The reason for POS in the pronunciation template is for categorization. Since there's only Chinese section for all the topolects, there needs to be some way to know the topolects the word is used in. Having a pronunciation for a certain topolect indicates that the word is used in that topolect, so it can be categorized into the POS categories accordingly. — justin(r)leung (t...) | c=› } 03:46, 7 May 2016 (UTC)
Again, thank you for your time and effort not only to improve the dictionary but to help its other users... but, in other words, it's only *needful* in entries where some dialect other than Mandarin is being mentioned. The policy on including it should be emended to reflect that. Needless makework should be avoided, not required, and all the moreso for volunteer projects. — LlywelynII 11:10, 7 May 2016 (UTC)
Thanks for your appreciation. Maybe I wasn't very clear above, but even if a word is only used in Mandarin, you still need to put the POS in {{zh-pron}}. {{zh-noun}} and the like do not categorize at all; all the POS categorization is done by {{zh-pron}}, and it currently has no way of knowing which POSs are used unless we specifically tell it which ones. — justin(r)leung (t...) | c=› } 14:42, 7 May 2016 (UTC)


One more thing: for etymologies, when using {{etyl}}, please put the second parameter, which is the destination language. {{term}} is also deprecated, so used {{m}} instead. There's also {{der|destination|source|term}}, which uses less code to accomplish the same as {{etyl|source|destination}} {{m|source|term}}. — justin(r)leung (t...) | c=› } 01:19, 6 May 2016 (UTC)

Well, that was f*cking stupid but thank you very much for pointing out the depreciation and, obnoxious as it is, I will try to keep it in mind going forward. All the same, I'm not going to add needless verbiage to templates that appropriately parse blank fields as "English" and the idea we should have to type needless fields is a good reason to avoid most of the newer templates in the first place. — LlywelynII 03:15, 7 May 2016 (UTC)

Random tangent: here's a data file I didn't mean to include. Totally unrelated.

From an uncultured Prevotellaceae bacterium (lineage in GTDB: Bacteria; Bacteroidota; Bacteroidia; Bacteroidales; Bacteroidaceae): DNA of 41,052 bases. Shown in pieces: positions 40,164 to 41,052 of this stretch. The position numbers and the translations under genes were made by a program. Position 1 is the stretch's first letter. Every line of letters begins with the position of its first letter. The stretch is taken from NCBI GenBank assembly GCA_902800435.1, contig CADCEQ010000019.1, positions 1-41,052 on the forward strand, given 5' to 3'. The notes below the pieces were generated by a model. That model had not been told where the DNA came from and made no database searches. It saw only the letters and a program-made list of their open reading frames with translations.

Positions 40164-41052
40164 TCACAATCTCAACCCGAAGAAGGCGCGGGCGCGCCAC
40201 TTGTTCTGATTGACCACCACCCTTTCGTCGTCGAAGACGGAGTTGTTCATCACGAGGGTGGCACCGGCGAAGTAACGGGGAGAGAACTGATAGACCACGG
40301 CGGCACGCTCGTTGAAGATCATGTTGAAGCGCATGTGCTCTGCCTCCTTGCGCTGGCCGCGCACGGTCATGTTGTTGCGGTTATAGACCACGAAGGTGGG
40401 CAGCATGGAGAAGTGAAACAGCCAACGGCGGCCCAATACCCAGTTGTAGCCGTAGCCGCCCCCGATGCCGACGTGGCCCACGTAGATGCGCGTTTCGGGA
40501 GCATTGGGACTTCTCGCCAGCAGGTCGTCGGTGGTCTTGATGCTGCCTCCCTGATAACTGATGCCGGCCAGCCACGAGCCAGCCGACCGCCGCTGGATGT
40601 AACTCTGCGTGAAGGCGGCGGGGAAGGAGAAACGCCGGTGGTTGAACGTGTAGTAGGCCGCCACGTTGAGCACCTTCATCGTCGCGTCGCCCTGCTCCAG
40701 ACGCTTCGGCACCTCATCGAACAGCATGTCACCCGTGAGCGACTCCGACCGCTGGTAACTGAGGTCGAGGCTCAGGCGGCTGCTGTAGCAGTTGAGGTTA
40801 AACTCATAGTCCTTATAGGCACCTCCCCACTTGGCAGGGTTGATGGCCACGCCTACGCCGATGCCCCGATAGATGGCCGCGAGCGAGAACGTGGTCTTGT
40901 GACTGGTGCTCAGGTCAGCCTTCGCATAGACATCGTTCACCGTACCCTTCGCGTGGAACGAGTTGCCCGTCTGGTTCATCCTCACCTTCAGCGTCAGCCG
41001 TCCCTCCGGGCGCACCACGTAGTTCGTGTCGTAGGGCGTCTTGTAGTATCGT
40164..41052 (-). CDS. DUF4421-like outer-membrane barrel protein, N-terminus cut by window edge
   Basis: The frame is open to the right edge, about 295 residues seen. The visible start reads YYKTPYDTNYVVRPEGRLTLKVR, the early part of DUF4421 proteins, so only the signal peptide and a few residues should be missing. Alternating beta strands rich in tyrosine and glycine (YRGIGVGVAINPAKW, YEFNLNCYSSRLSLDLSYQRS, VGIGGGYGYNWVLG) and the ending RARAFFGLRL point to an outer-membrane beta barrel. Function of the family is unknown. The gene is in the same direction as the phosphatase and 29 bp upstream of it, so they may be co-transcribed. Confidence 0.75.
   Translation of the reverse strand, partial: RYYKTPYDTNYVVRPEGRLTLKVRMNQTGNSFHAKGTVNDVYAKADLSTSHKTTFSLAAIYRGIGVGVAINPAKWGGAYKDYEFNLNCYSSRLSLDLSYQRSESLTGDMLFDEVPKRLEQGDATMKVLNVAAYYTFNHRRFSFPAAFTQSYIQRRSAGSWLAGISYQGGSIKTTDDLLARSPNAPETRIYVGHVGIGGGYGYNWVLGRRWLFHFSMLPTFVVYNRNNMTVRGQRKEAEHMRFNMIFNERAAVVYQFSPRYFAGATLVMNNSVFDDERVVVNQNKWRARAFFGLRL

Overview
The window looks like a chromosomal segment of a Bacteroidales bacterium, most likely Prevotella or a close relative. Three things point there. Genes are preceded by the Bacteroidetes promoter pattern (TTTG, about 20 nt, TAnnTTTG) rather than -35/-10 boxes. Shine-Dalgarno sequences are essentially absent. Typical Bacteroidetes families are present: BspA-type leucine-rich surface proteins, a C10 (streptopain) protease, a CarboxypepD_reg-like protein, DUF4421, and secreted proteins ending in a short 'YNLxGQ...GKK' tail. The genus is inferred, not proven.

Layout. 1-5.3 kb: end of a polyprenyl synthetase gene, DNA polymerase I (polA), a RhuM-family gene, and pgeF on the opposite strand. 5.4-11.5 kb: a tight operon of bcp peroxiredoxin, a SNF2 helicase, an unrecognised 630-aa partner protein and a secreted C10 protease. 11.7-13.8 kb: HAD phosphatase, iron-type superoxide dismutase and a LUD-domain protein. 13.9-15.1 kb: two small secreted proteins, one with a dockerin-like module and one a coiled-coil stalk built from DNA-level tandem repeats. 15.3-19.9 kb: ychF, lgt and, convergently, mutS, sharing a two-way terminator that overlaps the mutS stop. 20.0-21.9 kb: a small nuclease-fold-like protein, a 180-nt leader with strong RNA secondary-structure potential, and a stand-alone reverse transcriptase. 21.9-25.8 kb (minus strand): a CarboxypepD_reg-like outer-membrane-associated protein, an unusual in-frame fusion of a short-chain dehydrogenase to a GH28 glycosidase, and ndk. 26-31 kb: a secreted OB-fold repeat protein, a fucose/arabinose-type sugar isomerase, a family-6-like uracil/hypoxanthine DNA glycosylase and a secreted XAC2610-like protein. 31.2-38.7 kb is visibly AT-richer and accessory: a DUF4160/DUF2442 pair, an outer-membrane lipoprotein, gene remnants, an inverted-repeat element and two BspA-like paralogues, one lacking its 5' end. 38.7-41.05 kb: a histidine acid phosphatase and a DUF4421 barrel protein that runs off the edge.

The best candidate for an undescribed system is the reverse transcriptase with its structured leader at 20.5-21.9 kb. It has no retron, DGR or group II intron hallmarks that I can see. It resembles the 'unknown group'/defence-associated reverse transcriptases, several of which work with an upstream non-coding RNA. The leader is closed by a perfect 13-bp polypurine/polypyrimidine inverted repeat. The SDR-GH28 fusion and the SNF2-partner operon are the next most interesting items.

I'd like to ask for your opinion on formatting[edit]

such as diff and diff. It's inspired by the way Japanese kana entries quietly point to kanji entries (such as at かんじ). —suzukaze (tc) 06:52, 16 August 2016 (UTC)

Well, since you asked, my opinion is that it's horrible. We should never lead with the Chinese characters in the English Wiktionary. As an alternative to the formatting I was using, you could use a tilde instead of giving the namespace again:
The Nanling Mountains (~山脉)
Morrison's dictionary used something similar to a paragraph mark, which I suppose must have been traditional in Chinese dictionaries for the purpose. I'm not sure what the character is, but something like:
The Nanling Mountains (丨山脈)...
or we could just use the modern ditto mark:
The Nanling Mountains (〻山脈)...
My own feeling was that restating the term was the least confusing alternative for English users and was best, which is why I used it. In any case, the Chinese should stay parenthetical. If you think the sense Hangzhou Bay never appears as "Hangzhou", just move that entire entry to 杭州湾 and link it as a #Derived term. But, e.g., 上海市 generally omits the qualifier, as do many mountain names. — LlywelynII 08:26, 16 August 2016 (UTC)
Fair enough. I'm partial to the tilde (which has been used at 綠帽子), especially as makes the "山脉" stand out more distinctively. I feel like the other two options are a bit too obscure (in comparison to the tilde, which Chinese dictionaries do use). I do understand that we don't want entries like "杭州湾" and "上海市" and that words like 山 are often left out. Does this mean that we shall use the tilde form inline in the definition line? —suzukaze (tc) 23:24, 16 August 2016 (UTC)

Chinese months as proper nouns[edit]

I know month names are usually considered as proper nouns in English, but I feel like they aren't necessarily considered so in Chinese. For example, the MOE Min Nan Dictionary doesn't capitalize 正月. What do you think? — justin(r)leung (t...) | c=› } 01:35, 30 August 2016 (UTC)

I feel that Chinese in general are simply not very good/interested in capitalization, even less so in dialects. Month names are proper nouns. — LlywelynII 15:26, 30 August 2016 (UTC)
But months aren't even proper nouns in Spanish, a European language. —suzukaze (tc) 18:14, 30 August 2016 (UTC)
@suzukaze-c I agree. AFAIK, English is one of the few languages that capitalize months. — justin(r)leung (t...) | c=› } 21:08, 30 August 2016 (UTC)
Also, in current practice, we generally do not split pronunciation sections for Chinese just for distinguishing capitalization in certain romanization schemes. I'm not sure if you should be changing this practice without consensus. — justin(r)leung (t...) | c=› } 01:43, 30 August 2016 (UTC)
I'm sure I should be splitting the senses pending policy to the contrary. They don't go together and it removes pertinent information to just bunch the capitalizations together and not split the senses. Even worse is the mess in some of the templates where it is impossible to capitalize terms at all. — LlywelynII 15:26, 30 August 2016 (UTC)
A handful of the schemes in the template are devoted to transcription, just like the IPA (a system which also couldn't give a rat's ass about whether a month is a proper noun or not). —suzukaze (tc) 18:21, 30 August 2016 (UTC)